Jail officer’s fear: ‘Someone is going to die’
WOMEN prisoners are being taken to hospital for headaches and indigestion in trips costing up to $2000 because a north Queensland jail doesn't have nurses working at night, angry officers say.
Concerns have also been raised that a pregnant woman, or a child, at Townsville women's jail might not get urgent medical attention because there is no nurse between 6pm and 6am.
A single trip to hospital for a non-issue could cost taxpayers up to $2000, according to hospital and corrective services figures.
Prison officers say the jail - which last week had 167 women behind bars - has not had a night nurse for two years.
The jail also had nine young children living with their jailed mothers.
"Someone is going to die," an officer told The Courier-Mail.
"Officers should not take the rap for this, the issue is a massive expense to the government.
"Ambos are called for any ailment, it could just be a headache
"Two custodial officers usually have to go to the hospital."
Prison officers said most of the women in the jail were indigenous.
"Prisoners have to push their button in their cell, the intercom then calls the person in the master control room, they have to get in touch with a supervisor who has to make a decision and go down there and talk to them," an officer said.
"In total, it could take an hour for an ambulance to arrive."
Many jails across the state have night nurses.
The Courier-Mail has been told at least three other jails around the state don't have night nurses.
Officers said prisoners were presented at emergency departments, with usually one officer in the ambulance and one following in a car behind.
Figures show the average cost of admitted and non-admitted emergency department presentations in Queensland was $652 in 2016-17.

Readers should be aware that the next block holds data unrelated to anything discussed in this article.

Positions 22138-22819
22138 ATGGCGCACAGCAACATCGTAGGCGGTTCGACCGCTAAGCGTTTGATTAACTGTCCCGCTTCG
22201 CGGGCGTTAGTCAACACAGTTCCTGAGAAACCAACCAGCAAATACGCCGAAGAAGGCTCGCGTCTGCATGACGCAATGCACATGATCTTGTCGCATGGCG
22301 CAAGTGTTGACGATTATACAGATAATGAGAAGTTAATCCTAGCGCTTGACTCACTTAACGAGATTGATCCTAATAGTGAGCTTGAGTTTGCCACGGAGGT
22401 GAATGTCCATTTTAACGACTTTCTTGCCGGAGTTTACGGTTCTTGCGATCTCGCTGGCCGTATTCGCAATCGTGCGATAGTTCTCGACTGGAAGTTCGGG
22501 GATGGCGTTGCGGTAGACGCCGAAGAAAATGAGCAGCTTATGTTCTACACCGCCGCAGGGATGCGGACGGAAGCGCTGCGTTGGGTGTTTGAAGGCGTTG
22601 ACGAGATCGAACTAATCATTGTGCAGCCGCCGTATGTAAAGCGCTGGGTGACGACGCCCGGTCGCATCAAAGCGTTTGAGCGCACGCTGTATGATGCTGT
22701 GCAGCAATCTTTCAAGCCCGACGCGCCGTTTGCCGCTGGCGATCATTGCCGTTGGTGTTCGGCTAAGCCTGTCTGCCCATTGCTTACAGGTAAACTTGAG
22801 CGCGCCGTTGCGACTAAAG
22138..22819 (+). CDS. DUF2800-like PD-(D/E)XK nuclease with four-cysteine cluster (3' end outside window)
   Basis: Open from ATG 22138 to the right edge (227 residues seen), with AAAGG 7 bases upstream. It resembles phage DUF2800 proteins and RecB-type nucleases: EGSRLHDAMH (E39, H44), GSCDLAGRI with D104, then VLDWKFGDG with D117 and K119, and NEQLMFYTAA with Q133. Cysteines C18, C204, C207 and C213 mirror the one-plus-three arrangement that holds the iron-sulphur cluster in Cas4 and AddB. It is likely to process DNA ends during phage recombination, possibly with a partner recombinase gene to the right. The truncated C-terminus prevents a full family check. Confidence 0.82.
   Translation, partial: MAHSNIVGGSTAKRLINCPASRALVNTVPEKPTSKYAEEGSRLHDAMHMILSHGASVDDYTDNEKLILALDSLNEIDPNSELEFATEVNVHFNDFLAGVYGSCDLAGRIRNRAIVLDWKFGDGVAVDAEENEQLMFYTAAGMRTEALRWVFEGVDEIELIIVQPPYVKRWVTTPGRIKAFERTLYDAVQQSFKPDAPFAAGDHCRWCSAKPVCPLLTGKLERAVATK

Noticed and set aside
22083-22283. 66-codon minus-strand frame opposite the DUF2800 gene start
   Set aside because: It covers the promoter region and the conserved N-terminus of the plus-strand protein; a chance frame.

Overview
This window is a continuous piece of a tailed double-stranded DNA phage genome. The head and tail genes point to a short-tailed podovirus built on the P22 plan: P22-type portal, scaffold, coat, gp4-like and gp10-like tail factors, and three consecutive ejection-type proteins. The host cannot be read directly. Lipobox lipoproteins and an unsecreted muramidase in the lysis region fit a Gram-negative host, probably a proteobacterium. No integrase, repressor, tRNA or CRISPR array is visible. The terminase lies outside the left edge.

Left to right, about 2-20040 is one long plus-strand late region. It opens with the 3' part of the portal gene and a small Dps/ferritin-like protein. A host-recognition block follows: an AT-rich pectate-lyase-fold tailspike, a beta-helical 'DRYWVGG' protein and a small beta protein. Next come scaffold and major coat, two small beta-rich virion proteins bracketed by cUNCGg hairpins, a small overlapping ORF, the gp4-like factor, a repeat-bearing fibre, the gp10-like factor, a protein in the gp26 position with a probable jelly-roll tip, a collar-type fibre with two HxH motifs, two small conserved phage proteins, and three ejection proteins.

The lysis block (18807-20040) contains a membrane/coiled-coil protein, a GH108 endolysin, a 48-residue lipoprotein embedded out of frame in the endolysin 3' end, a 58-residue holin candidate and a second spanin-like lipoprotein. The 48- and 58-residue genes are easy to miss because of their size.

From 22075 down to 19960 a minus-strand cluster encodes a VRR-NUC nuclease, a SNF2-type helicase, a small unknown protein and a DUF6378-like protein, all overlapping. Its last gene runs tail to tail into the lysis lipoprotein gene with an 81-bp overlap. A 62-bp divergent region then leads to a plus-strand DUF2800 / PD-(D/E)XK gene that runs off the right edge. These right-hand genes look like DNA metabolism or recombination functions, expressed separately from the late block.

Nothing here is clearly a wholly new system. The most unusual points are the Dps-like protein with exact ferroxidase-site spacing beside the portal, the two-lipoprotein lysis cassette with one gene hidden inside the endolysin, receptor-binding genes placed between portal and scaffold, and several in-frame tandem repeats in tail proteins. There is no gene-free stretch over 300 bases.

The cost of having to replace two officers on an escort could be up to $1500 on one instance, because staff are paid overtime when on a day off.
The issue comes despite Queensland Health launching campaigns such as Keep Emergency for Emergencies to stop hospitals being clogged up for unnecessary medical reasons.
A plan to scrap the night nurse at Maryborough jail was put on hold pending a review of Townsville's situation after Corrections Minister Mark Ryan, Health Minister Steven Miles and the Together Union recently met.
The union's industrial services director Michael Thomas said it was vital Queensland Health provided adequate care to prisoners but it also needed to ensure ambulances were not being taken away from the community unnecessarily.
"We have long standing concerns but as a result of the issues being raised, most recently in Maryborough, there has been a commitment to review the provision of health services across the state," he said.
Queensland Health says it provides primary care similar to a GP while emergency care is dealt with by the hospital and, with the prison locked down at night, a nurse is not required.
Townsville Hospital and Health Service chief executive Kieran Keyes said there was no plan to put a nurse on night shift however the hospital would continue to monitor health requirements of prisoners and would talk to staff and unions.
"There has never been a situation where a woman from the Townsville Women's Correctional Centre has given birth at the prison since the health service has been managed by the Townsville Hospital and Health Service," he said when asked how the prison was prepared if a woman was to go into labour.
"Health and prison staff are trained to identify early signs of labour and in that event an ambulance would be called, and they would be transferred to the Townsville University Hospital."